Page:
Tropical Storm Delta FEMA News Release

ATMORE – Atmore City Hall Complex, 201 E. Louisville Ave., closes at 6 p.m. Oct. 7. Operations resume 8 a.m. to 6 p.m. Monday, Oct. 12.




Before settlers came to the area that is now Atmore, the Creek Indians inhabited the forests by settling along the creeks and rivers. The development of this area began in the 1860s following the Civil War as the Mobile and Great Northern railroad extended its line south to the Tensaw River near Mobile. Workers who moved through the area laying track for the railroad were drawn by the rich farmland and abundance of timber. Agriculture and timber are still major factors in Atmore’s economy today.

The first structure in what is Atmore was a small shed built along the railroad at which supplies were left for William Larkin Williams who had a logging operation ten miles down in Florida. In 1866 the site was first called Williams Station, just a supply stop along the railroad.

By the 1870s there were several buildings; a railroad station, a store containing the post office, and one dwelling. Late in 1870 the first sawmill was put into operation. However, it was the sawmill built by William Marshall Carney in 1876 that sparked the growth of the community. Recognizing the potential of this area which abounded in cypress ponds and forests, legend says Carney hitched a mule to a boat and set claim to most of the area. Because of his many contributions to the growth of the community Mr. Carney is often called “the father of Atmore”.

By 1885 with a population of 195, Williams Station had enough residents to take an interest in politics. A polling place was provided and votes were cast in a county election.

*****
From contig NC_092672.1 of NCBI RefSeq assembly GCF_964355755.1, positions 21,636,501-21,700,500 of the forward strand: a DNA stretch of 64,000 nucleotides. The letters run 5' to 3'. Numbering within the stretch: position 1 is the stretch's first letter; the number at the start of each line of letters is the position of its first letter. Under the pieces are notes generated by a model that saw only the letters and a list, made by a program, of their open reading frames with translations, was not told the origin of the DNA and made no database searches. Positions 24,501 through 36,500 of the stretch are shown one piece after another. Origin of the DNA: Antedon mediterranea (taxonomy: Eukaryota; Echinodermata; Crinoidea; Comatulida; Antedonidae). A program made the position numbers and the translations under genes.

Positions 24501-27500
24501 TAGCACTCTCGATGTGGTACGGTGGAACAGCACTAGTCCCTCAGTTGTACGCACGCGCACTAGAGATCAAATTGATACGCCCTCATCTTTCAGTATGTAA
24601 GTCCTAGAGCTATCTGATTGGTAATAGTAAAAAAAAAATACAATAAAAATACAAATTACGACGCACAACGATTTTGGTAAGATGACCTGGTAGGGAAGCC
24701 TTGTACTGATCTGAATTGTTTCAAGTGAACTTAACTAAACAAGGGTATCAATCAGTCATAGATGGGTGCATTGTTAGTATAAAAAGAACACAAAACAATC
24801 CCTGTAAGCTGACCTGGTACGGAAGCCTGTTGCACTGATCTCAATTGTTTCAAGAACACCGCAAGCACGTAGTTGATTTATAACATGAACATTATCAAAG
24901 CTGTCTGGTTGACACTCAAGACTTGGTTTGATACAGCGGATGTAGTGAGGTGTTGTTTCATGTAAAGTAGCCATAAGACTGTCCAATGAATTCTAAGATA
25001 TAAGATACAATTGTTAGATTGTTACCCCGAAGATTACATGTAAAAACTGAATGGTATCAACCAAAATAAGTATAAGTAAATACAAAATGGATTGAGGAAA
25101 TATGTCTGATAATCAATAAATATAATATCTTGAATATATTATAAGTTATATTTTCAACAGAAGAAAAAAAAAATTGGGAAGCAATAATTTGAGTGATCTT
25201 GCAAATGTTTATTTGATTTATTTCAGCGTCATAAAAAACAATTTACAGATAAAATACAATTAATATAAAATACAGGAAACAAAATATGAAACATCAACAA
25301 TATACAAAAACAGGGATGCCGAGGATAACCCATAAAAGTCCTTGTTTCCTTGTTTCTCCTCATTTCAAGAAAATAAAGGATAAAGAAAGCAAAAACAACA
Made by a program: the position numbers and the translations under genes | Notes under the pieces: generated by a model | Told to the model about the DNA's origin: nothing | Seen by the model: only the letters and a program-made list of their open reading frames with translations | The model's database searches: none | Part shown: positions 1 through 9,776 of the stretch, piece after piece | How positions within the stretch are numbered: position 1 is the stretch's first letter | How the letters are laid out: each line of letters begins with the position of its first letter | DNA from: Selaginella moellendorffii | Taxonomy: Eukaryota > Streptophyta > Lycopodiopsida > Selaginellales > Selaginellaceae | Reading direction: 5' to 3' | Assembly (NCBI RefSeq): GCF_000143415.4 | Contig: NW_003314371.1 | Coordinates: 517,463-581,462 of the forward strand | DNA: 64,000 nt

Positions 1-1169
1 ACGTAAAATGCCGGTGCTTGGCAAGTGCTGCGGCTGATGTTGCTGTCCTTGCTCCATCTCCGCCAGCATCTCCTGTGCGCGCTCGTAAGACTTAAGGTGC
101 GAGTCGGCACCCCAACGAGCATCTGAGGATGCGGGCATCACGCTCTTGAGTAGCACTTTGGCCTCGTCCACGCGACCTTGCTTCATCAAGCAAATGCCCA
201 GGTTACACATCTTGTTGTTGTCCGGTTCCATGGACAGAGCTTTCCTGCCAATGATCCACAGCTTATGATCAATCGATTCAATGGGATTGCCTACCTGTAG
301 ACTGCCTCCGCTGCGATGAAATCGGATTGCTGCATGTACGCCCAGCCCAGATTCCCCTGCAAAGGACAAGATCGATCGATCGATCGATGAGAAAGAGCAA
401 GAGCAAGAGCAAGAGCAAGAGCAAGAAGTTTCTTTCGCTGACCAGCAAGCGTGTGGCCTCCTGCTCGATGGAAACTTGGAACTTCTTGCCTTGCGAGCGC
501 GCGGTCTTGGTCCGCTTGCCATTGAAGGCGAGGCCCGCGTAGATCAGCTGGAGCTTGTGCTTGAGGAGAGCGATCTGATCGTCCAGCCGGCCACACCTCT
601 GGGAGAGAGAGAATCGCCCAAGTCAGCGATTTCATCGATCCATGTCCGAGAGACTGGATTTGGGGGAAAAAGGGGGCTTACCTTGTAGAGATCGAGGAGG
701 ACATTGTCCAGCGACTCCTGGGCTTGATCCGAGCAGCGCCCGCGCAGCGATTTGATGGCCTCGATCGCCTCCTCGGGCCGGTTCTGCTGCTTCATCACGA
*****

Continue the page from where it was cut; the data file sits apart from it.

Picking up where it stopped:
The W.M. Carney Mill Company was in full swing attracting settlers from Wilcox and Monroe counties who came to work in both the lumber and turpentine industries. During this time the social life of Atmore centered around its early churches.

As the community grew, several leading citizens advanced the argument that the name Williams Station was not suitable for a thriving municipality of two hotels and a few stores. Carney was the most popular name, but there was already a small village just west of the town named Carney. In 1897 the name was changed to Atmore in honor of C.P. Atmore, the General Ticket Agent on the Louisville Nashville Railroad which now stretched to Mobile.


The 1900s were a time of growth for Atmore, with the town being incorporated in 1907. Over the next decade the area gained telephone services, electricity, a new water system and its first hospital. A second railroad opened in 1914 to connect the town to Pensacola and the coal fields located near Birmingham. 

Throughout the early twentieth century, Atmore’s main agricultural output focused on cotton, potatoes and corn. Later on, cotton was phased out to make room for more profitable crops like soybeans and wheat. Other additions in the later half of the 1900s included a natural gas plant, chemical company and carpet manufacturer. In 1985, the first of several casinos was opened by the Poarch Band of Creek Indians. 

Modern Day

Today, Atmore is essentially a manufacturing town, with roughly one-fifth of its population employed in the industry. It’s also home to the only tribe of indigenous people federally recognized in the state of Alabama, the Creek Indians, and their government headquarters. 

Atmore is continuing to become a revitalized town with the help of passionate citizens and visionary leaders. Currently, the resurrection of the historic Strand Theater is in-progress, along with a boom of emerging businesses to help the city grow.